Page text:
From a capacity perspective, we have significant headroom to weather additional, sudden growth. We likely won’t need to add any capacity until we 2x our current user base/traffic.
What’s up next?
Fastly CDN in front of hachyderm.io - take advantage of Fastly’s global presence and DDoS protection Improved resilience in the web stack - multiple mastodon-webs behind load balancers, enable things like downtime-less upgrades Commoditized components - reduce operator toil to replace components like sidekiq by booting new boxes and taking out the old
The moderation is composed of volunteer team members distributed across the globe. These team members work together to:
- Review reports submitted by Hachyderm users,
- Review reports submitted and forwarded about Hachyderm users,
- Handle appeals,
- Develop moderation documentation and procedures,
- and Proactively monitor instances in the Darkfedi
While a majority of our work is completed async, we also meet on a regular cadence to check in on each other, review complicated reports/appeals, and discuss policy or procedure changes.
If you would like to join the moderation team, review the Moderator Covenant (https://community.hachyderm.io/docs/moderation/covenant/) and submit your application by visiting https://volunteer.hachyderm.io/.
In the new year, we will also be establishing a trusted reporter network and restarting our Moderator Minutes monthly reports. Be on the lookout for more details about the trusted reporter networking coming in the January Moderator Minutes.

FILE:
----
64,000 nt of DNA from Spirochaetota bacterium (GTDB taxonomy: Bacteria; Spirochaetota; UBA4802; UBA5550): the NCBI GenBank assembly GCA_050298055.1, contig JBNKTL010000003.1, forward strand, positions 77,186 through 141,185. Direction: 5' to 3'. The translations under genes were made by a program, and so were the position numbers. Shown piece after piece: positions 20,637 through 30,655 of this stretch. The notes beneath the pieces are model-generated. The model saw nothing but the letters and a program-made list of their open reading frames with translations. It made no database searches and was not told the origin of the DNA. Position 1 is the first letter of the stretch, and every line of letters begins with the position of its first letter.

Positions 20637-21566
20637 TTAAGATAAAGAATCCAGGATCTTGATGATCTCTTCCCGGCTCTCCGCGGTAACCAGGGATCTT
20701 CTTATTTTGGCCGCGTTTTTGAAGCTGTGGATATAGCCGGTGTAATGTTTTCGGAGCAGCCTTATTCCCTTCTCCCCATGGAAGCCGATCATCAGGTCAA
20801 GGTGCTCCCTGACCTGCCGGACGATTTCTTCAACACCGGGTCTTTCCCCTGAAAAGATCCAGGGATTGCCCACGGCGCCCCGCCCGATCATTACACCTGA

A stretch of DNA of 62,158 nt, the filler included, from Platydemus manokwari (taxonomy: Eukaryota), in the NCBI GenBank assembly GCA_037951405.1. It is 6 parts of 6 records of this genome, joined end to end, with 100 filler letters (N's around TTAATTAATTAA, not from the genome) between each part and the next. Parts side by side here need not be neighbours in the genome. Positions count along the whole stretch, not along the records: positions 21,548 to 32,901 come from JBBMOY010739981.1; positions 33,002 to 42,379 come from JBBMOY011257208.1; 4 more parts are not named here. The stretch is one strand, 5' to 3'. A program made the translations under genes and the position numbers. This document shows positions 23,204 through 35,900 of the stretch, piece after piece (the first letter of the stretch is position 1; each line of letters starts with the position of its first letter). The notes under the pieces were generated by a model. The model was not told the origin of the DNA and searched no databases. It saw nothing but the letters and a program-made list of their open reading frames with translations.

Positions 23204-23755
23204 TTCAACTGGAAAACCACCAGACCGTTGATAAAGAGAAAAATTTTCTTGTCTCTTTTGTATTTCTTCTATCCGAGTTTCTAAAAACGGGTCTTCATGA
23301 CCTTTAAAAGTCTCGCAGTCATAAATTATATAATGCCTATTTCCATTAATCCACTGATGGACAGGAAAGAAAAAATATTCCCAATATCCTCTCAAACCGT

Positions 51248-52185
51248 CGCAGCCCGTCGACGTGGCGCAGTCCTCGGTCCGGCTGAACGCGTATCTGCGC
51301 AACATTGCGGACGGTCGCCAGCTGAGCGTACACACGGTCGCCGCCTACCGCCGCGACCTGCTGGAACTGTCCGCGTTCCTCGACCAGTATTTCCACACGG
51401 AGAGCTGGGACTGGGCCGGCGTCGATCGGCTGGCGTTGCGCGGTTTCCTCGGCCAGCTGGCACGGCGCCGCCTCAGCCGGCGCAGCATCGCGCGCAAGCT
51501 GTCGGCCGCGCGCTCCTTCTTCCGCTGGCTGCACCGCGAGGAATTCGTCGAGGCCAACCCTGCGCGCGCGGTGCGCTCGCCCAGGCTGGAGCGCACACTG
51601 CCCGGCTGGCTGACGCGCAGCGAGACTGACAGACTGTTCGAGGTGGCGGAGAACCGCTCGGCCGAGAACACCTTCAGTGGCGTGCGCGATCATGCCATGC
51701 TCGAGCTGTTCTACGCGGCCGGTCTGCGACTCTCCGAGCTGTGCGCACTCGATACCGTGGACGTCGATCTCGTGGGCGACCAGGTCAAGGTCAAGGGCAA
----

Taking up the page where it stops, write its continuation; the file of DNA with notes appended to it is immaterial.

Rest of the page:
Nivenly is running a quick survey about the governance process in the coming weeks (and will send another update when we do). We’re curious where it would be best to restart the process, since our founder’s passing caused a significant delay in the middle. Nivenly’s process for project approvals has become more open due to feedback (Pachli’s and FIRES’ applications & Q&A will be different for example), and we’re curious whether members want to restart at a second Q&A or a formal acceptance vote, et cetera. We want to learn more about how we can engage with Nivenly General Members so they can ensure their voices are heard at the stages of the process they wish to be heard in. The last time discussions on this happened were back in August.
Haidra has been relatively steady as far as development. There’s a new beta version of the worker backend code they’re working on and constant stream of updates in the AI Horde Middleware. Code is pretty decent and if you’d like to help there’s a Haidra discord.
Haidra itself was in limbo as far as member processes go, and we would like to restart them soon, slightly delayed. Where previously the board would select or professionally recommend projects, as this is a cooperative we want membership to move towards making these sorts of decisions and processes going forwards.
Recently to deal with CSAM on Lemmy, Haidra developed an image interrogation service. This allows you to automatically scan images during upload to reduce mod burden and then flag them for further review, or block their upload entirely, for example.
Federation Safety Enhancement Project (FSEP)